Optomec was awarded a $ 500,000 process development contract by the Air Force Sustainment Center for the “additive repair” of jet engine components used in the F-15 and F-16 fighters.
The company will exploit its LENS metal additive manufacturing method based on powder-fed directed energy deposition and combine it with advanced vision and distortion compensation software, controlled atmosphere processing and batch automation using manipulation. of oxygen-free materials.
With this group of technologies, Optomec will focus on the development of optimized process parameters and procedures for repairing turbine blades made from titanium and nickel based superalloys. This effort will see the implementation of printable “recipes” and “libraries” in conjunction with the delivery of an automated turbine blade repair machine, with ROI projections of 184% and a payback period. less than two years old. This, according to the Air Force, could save “several million dollars” by maintaining its fleet of more than 5,000 planes, which have an average age of 28 years.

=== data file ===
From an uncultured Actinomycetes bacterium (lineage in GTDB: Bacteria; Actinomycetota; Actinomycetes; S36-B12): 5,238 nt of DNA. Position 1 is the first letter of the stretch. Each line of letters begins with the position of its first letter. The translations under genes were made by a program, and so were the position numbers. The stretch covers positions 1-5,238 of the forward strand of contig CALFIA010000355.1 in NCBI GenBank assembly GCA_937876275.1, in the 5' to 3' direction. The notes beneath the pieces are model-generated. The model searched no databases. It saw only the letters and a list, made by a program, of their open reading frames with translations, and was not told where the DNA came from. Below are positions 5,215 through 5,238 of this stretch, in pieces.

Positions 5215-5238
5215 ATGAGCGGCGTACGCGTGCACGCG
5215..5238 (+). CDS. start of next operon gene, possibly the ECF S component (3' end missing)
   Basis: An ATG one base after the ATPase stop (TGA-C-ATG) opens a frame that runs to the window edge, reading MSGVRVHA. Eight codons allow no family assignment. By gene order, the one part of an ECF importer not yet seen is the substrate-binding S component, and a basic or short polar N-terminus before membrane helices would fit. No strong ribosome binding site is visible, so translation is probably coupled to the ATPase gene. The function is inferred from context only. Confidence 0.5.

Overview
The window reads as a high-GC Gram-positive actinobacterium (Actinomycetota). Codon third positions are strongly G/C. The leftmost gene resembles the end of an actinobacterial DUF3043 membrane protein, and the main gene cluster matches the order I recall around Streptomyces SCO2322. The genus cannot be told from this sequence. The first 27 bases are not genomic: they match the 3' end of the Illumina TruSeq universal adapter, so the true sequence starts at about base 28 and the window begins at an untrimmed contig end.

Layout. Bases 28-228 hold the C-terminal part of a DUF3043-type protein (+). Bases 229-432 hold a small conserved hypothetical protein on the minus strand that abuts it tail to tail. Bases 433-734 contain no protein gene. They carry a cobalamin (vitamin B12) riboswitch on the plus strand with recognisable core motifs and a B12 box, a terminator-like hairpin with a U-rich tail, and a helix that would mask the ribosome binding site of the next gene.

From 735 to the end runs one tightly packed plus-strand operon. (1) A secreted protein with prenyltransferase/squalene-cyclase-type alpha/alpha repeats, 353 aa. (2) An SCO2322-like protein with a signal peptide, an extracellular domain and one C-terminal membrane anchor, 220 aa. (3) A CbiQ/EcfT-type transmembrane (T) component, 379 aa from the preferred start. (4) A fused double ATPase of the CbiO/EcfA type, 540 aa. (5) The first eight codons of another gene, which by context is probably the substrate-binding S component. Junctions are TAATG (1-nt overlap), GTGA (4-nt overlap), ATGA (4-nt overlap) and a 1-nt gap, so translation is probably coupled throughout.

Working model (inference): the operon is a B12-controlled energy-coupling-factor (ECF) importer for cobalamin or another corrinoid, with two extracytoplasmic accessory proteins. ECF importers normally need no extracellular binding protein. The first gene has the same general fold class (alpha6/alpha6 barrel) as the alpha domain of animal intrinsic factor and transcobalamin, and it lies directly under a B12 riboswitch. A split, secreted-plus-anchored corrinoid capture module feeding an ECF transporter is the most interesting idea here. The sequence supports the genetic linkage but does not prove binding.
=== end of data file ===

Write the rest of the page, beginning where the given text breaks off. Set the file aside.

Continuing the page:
Optomec’s DED additive manufacturing technology has been used to refurbish more than 10 million turbine blades, according to the company, and the contract will expand its relationship with the military after winning a contract for 1 million. dollars with the US Air Force last year.
“The turbine industry has already widely adopted Optomec’s automated DED solution for high volume nickel alloy repair of aircraft parts; During this time, Optomec developed the process recipes for titanium repair, ”commented Jamie Hanson, vice president of business development at Optomec. “This solution essentially takes Optomec’s titanium repair process to high volume levels where it will have a major impact on reducing maintenance costs as engine builders increasingly use titanium.”
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